510c where ex ux u x 9510d equation 959b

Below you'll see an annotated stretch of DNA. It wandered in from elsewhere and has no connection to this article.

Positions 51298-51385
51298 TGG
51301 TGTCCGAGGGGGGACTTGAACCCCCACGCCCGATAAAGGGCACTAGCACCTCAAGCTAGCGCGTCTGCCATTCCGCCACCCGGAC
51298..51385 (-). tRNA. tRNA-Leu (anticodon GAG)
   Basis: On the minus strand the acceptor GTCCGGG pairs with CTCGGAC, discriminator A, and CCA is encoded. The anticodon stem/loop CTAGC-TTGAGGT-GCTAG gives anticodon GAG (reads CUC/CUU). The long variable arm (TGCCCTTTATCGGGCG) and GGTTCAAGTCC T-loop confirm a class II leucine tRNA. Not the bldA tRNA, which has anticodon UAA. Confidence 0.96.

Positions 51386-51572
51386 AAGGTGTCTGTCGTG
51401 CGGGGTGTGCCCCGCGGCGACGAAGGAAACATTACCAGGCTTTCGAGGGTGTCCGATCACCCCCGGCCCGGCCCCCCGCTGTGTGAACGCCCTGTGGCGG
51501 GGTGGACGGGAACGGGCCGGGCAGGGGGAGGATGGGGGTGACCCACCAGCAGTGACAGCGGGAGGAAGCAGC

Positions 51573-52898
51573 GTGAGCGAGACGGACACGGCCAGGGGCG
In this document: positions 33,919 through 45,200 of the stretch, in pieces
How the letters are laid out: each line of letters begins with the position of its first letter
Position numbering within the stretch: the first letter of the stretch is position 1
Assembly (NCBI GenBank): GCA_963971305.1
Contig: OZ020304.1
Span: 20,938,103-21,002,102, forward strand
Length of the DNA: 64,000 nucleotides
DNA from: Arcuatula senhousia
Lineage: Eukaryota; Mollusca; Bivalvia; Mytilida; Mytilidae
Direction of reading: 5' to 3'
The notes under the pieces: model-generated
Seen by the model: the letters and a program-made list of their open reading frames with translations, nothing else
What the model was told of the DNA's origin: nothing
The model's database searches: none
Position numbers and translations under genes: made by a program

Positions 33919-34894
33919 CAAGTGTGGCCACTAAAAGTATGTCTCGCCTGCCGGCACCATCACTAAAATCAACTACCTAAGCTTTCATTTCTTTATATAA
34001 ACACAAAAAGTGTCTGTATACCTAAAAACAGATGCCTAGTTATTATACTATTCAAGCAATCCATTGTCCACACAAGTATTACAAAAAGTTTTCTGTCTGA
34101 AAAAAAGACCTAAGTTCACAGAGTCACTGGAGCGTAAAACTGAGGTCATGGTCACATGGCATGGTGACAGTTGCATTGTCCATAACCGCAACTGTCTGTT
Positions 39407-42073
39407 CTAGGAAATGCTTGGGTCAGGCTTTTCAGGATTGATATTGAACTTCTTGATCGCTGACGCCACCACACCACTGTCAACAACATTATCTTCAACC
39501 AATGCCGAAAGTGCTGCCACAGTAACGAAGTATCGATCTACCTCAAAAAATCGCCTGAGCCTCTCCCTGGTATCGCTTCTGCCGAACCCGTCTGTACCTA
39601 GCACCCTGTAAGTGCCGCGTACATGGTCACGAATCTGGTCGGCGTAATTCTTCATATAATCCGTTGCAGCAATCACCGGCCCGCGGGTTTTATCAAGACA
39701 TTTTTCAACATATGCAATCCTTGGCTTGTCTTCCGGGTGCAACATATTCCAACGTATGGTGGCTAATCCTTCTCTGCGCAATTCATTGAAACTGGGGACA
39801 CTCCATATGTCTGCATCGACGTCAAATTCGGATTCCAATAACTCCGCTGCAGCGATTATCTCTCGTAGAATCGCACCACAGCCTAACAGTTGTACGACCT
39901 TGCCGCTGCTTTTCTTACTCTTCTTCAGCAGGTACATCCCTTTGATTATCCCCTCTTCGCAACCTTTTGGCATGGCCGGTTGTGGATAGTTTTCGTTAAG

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Unformatted text preview: ction V is also an element of S N however, G( x) cannot be approximated to the same precision as u because it may be less smooth. To elaborate further, consider kG( ) ; V k = 2 1 where kuk = 2 1j N X j =1 Zx j xj ;1 kG( ) ; V k2 j 1 (u0)2 + u2]dx: If 2 (xk;1 xk ), k = 1 2 : : : N , then the discontinuity in Gx( x) occurs on some interval and G( x) cannot be approximated to high order by V . If, on the other hand, = xk , k = 0 1 : : : N , then the discontinuity in Gx( x) is con ned to the mesh and G( x) is smooth on every subinterval. Thus, in this case, the Green's function can be approximated to O(hp) by the test function V and, using (9.5.11c), we have u(xk ) = Ch2p k = 0 1 : : : N: (9.5.12) The solution at the vertices is converging to a much higher order than it is globally. Equation (9.5.11c) suggests that there are two ways of minimizing the pointwise error. The rst is to have U be a good approximation of u and the second is to have V be a good approximation of G( x). If the problem is not singularly perturbed, then the two conditions are the same. However, when 1, the behavior of the Green's function is hardly polynomial. Let us consider two simple examples. Example 9.5.2 5]. Consider (9.5.5) in the case when ! (x) > 0, x 2 0 1]. Balancing the rst two terms in (9.5.5a) implies that there is a boundary layer near x = 1 thus, at points other than the right endpoint, the small second derivative terms in (9.5.5) may be neglected and the solution is approximately !u0R + quR = f 0<x<1 uR(0) = 0 9.5. Convection-Di usion Systems 33 where uR is called the reduced solution. Near x = 1 the reduced solution must be corrected by a boundary layer that brings it from its limiting value of uR(1) to zero. Thus, for 0 < 1, the solution of (9.5.5) is approximately u(x) uR(x) ; uR(1)e;(1;x)!(1)= : Similarly, the Green's function (9.5.8) has boundary layers at x = 0 and x = ;. At points other than these, the second derivative terms in (9.5.8a) may be neglected and the Green's function satis es the reduced problem ;(!GR )0 + qGR = 0 x 2 (0 ) ( 1) GR( x) 2 C (0 1) GR ( 1) = 0: Boundary layer jumps correct the reduced solution at x = 0 and x = and determine an asymptotic approximation of G( x) as ;!(0)x= if x ( G( x) c( ) GRx; )x)( ; GR( 0)e e;( ! )= if x > : The function c( ) is given in Flaherty and Mathon 5]. Knowing the Green's function, we can construct test functions that approximate it accurately. To be speci c, let us write it as G( x) = N X j =1 G( xj ) j (x) (9.5.13) where j (x), j = 0 1 : : : N , is a basis. Let us consider (9.5.5) and (9.5.8) with ! > 0, x 2 0 1]. Approximating the Green's function for arbitrary is di cult, so we'll restrict to xk , k = 0 1 : : : N , and establish the goal of minimizing the pointwise error of the solution. Mapping each subinterval to a canonical element, the basis j (x), x 2 (xj;1 xj+1) is j where (x) = ^( x ; xj ) h 8 ;e; < e; ^(s) = e; ;;;e; : 0 ;e 1 (1+s) 1 1 where s if ; 1 s < 0 if 0 s < 1 otherwise = h! (9.5....
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